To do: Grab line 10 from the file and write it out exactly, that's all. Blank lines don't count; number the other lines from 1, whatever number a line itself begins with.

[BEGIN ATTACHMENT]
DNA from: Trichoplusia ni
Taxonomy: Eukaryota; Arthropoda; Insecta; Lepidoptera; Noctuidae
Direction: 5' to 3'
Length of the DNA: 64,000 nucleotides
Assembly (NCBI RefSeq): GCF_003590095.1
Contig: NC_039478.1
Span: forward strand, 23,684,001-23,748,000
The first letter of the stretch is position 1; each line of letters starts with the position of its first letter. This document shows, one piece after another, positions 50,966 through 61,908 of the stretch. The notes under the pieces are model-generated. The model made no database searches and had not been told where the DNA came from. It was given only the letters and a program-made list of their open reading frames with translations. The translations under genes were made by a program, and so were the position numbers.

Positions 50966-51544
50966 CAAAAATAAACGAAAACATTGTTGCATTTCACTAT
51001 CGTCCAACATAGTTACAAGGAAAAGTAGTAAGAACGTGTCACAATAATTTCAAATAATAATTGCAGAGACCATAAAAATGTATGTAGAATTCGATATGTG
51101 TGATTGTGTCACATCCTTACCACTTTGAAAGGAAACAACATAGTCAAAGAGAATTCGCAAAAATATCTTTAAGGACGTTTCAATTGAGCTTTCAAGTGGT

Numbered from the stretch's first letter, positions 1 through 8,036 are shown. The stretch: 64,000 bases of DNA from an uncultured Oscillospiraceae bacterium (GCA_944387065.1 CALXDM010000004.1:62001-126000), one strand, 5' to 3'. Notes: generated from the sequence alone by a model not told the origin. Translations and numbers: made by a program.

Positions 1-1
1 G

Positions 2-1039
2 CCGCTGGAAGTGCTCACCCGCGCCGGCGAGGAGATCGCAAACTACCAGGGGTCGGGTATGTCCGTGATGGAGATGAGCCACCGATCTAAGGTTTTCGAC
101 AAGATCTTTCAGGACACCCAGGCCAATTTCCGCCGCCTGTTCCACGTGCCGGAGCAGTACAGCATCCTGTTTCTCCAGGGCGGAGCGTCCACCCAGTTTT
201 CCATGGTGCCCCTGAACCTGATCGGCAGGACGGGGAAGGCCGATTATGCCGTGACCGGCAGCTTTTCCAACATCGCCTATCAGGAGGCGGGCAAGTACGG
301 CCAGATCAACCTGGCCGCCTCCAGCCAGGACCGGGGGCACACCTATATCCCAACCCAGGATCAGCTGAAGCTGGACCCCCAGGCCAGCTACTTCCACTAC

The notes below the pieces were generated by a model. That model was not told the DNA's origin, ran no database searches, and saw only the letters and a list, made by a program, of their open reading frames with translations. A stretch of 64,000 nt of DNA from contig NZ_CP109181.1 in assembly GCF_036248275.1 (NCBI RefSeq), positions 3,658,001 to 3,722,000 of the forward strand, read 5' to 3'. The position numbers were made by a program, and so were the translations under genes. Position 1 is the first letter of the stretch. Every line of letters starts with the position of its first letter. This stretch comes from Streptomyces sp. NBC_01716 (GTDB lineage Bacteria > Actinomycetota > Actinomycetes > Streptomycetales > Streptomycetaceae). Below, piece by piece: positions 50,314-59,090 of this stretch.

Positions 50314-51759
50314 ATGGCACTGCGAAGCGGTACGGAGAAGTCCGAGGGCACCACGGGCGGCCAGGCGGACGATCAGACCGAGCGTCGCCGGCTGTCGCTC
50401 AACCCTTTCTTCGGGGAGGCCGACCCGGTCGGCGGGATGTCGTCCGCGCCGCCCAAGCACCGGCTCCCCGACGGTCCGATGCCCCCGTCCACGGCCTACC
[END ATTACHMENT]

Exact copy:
50966 CAAAAATAAACGAAAACATTGTTGCATTTCACTAT